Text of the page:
First Quarter Retirement Plan Performance Results

My daily personal finance routine continues to include net worth tracking. Call me obsessive but is there a better overall indicator of financial progress toward retirement? Not that I am aware of but I am certainly open to being educated by a reader on this. The results during the first quarter are positive but no doubt less than mediocre compared to many of you. The results are about what I anticipated.

My net worth increased by 2.0% during the first quarter of this year and by 3.3% compared to the same quarter a year ago. The reason I did not expect to do better is that I am presently uber-conservative in my investing.

My equity holdings represent approximately 25% of my retirement nest egg. The rest of it is in cash equivalents and inflation-protected investments. These include I-bonds and Treasury Inflation Protected Securities (TIPS) owned as individual bonds and in a mutual fund. Overall, bonds have not done well recently. Nor have commodities and I own a chunk of commodity-based mutual funds.

While I have rebalanced, I still believe that we will experience inflationary pressures before I retire. Therefore, I am not yet keen to completely divest from that category.

My 401(k) account has experienced a 1.6% personal rate of return YTD. Again, that is poor compared to the equity markets but I am not bothered by it. If others are doing better by taking on more equity risk, good for them. I am willing to trade potential gains for safety. With my present holdings, I can complete my plan for a reasonable and safe retirement income when the time comes.

If I miss out on some opportunities, so be it. I remind myself that many retirement income strategies (e.g., the “4% rule”) assume that the retiree is taking a reasonable amount of risk in the equity markets to boost overall returns, out of necessity. I don’t need those returns.

My net worth numbers would be somewhat better if I had not spent a good bit of cash this first quarter on more remodeling projects. I will continue with these projects until my Tennessee house is ready to sell and to prepare my Kentucky house for the long term.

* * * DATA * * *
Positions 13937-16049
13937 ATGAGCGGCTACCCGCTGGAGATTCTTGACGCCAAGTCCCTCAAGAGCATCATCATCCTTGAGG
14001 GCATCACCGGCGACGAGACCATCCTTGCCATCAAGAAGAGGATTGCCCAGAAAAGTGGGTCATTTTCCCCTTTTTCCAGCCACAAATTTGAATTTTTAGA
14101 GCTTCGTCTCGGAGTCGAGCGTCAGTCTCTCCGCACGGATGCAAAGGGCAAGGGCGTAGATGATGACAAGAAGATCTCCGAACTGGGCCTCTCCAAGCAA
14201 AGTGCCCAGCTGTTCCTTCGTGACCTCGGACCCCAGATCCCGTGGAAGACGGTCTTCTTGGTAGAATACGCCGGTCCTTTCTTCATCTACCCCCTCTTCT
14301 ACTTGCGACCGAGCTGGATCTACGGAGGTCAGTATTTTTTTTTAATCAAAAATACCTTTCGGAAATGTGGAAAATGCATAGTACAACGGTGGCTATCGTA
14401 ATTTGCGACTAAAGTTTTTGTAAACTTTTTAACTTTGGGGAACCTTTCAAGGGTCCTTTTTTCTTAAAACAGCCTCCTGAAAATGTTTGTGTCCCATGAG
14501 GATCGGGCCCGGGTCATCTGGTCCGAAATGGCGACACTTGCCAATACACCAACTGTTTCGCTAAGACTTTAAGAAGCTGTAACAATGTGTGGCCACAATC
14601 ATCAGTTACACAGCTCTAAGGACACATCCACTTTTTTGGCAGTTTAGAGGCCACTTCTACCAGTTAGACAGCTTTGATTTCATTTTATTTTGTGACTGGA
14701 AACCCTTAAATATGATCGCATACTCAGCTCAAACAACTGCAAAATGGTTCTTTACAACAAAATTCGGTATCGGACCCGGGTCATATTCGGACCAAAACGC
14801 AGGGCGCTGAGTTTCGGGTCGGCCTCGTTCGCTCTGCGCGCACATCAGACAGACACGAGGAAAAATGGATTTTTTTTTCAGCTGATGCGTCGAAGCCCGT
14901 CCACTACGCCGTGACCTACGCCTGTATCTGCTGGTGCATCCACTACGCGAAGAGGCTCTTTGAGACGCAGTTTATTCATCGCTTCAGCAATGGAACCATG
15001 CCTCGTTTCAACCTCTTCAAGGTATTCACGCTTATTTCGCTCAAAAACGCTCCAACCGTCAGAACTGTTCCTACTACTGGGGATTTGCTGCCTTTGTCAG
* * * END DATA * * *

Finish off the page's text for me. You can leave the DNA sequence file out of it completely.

I have no idea what percentage of my fellow baby boomers use net worth monitoring as a retirement planning tool. I’m considering putting together a simple net worth tracking tool (similar to what I use myself) and making it available to other baby boomers as a free or inexpensive download. Do you think there would be interest in that?

How is your net worth progressing?


Comments

  1. Tara says

    I only do a loose calculation of my net worth as cash in bank accounts, value of 401K and approximate value of house. Mostly I just look at the year over year gain/loss in the 401K as my progress in net worth.

  2. Frank Rutherford says

    I frequently check the direction of the markets (roughly daily), but I usually wait until the end of the month to do any analysis. I include bank accounts and investments, including 401k, but not our house which is much less easy to determine. Since we are still working, savings often makes the difference between an increase or decrease in assets at month-end. I have much of my assets in equities, but also have large cash reserves (uninvested cash) which I feel gives me some protection against down markets.
    I really appreciate your column and will be checking your ‘Medicare’ blog as I approach my 65th birthday this summer.

  3. Doris says

    I am retired presently —over four years now and still have the major core of my retirement monies in the TSP plan. I usually vary the percentages of my holdings between 25% to 35% in the C and S funds . I am a little down for the year—I was at a 6% gain and now am down to 5.05% gain for last 12 month period. I have not taken any withdrawals from this plan and will wait until 70 1/2 when the RMD becomes due. I have other investments in mutual funds and real estate holdings. Like the above poster, I watch the markets daily but still feel comfortable to keep a portion in stocks for growth. So far, I have not had desire to change my strategies and pretty satisfied with the way my investments are structured. My cash reserves are enough to deal with any major issue that may arise. Life , for hubby and me, is happy and contented and I pray this continues for us —for all you as well.

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